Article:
ERIC Number: ED201299
Record Type: RIE
Publication Date: 1980-Oct
Computer-Based Instruction and Cognitive Styles: Do They Make a Difference?
Cosky, Michael J.
Cognitive style is a potentially rich, but typically overlooked, source of individualization in computer based instruction (CBI). Using information about learners' cognitive styles in the design, development, and evaluation phases of CBI production can maximize individualization. In the design phase, for example, learners' cognitive styles can be assessed, using existing devices, and preliminary decisions can be made about what cognitive styles might be particularly important to the learner in accomplishing the learning objectives. Also in the design phase, the distribution of cognitive styles in the target population can be determined as a basis for decisions about the nature, grouping, and sequencing of instructional subtasks. In the development phase, cognitive styles can be matched with instructional strategies and activities, instructional media, and assessment tools. Finally, in the evaluation phase, a determination can be made about the extent to which the earlier matches between learning task demands and learners' cognitive styles, which were specified in the design and development phases, were appropriate. (LLS)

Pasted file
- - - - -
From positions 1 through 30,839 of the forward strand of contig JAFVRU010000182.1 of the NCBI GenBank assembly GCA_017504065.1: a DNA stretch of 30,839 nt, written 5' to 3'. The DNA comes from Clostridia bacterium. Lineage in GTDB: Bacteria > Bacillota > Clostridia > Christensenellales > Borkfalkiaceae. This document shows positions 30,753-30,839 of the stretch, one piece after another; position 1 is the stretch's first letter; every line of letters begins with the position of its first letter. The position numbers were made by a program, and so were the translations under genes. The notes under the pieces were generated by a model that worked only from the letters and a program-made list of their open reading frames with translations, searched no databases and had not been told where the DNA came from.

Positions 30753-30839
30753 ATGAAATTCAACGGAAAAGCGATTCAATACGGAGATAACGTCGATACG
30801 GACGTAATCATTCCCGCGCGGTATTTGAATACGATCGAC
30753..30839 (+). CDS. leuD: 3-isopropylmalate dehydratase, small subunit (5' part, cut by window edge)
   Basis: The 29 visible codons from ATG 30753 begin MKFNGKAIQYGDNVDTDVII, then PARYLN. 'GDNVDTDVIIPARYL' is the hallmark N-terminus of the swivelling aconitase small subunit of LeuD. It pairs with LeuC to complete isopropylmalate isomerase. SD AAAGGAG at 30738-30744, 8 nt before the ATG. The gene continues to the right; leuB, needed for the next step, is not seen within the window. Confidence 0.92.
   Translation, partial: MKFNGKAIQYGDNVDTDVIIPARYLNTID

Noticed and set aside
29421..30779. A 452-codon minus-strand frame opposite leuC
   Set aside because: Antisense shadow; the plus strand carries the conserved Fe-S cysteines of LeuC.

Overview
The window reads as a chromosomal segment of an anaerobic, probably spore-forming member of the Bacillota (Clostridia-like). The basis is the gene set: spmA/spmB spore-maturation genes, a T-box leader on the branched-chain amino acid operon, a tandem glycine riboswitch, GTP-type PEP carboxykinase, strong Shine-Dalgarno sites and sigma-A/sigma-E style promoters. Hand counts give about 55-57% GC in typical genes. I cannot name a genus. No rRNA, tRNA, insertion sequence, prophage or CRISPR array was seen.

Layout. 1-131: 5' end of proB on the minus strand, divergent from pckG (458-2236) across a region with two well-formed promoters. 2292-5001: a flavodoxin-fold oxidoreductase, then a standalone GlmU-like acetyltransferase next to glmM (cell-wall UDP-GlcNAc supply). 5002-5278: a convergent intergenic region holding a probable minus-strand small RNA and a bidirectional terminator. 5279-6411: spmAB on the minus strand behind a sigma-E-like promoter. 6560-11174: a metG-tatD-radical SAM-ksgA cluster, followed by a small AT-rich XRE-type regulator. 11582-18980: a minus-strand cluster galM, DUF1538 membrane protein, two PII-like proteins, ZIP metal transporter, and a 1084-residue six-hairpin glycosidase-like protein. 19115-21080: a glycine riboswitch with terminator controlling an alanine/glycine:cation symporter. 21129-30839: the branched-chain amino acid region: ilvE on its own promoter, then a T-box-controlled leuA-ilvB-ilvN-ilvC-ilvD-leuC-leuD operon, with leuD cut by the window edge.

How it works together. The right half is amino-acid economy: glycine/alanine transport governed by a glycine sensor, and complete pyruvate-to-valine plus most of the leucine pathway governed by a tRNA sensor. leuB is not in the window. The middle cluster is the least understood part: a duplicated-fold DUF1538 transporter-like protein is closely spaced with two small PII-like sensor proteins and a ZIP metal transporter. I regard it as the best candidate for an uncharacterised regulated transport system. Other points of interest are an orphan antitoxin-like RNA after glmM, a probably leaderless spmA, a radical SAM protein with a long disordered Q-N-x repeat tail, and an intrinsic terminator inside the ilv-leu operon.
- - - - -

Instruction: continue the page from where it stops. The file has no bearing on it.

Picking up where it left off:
Publication Type: Opinion Papers; Speeches/Meeting Papers
Education Level: N/A
Authoring Institution: N/A
Note: Paper presented at the National Conference on Computer-Based Education (Bloomington, MN, October 23-25, 1980).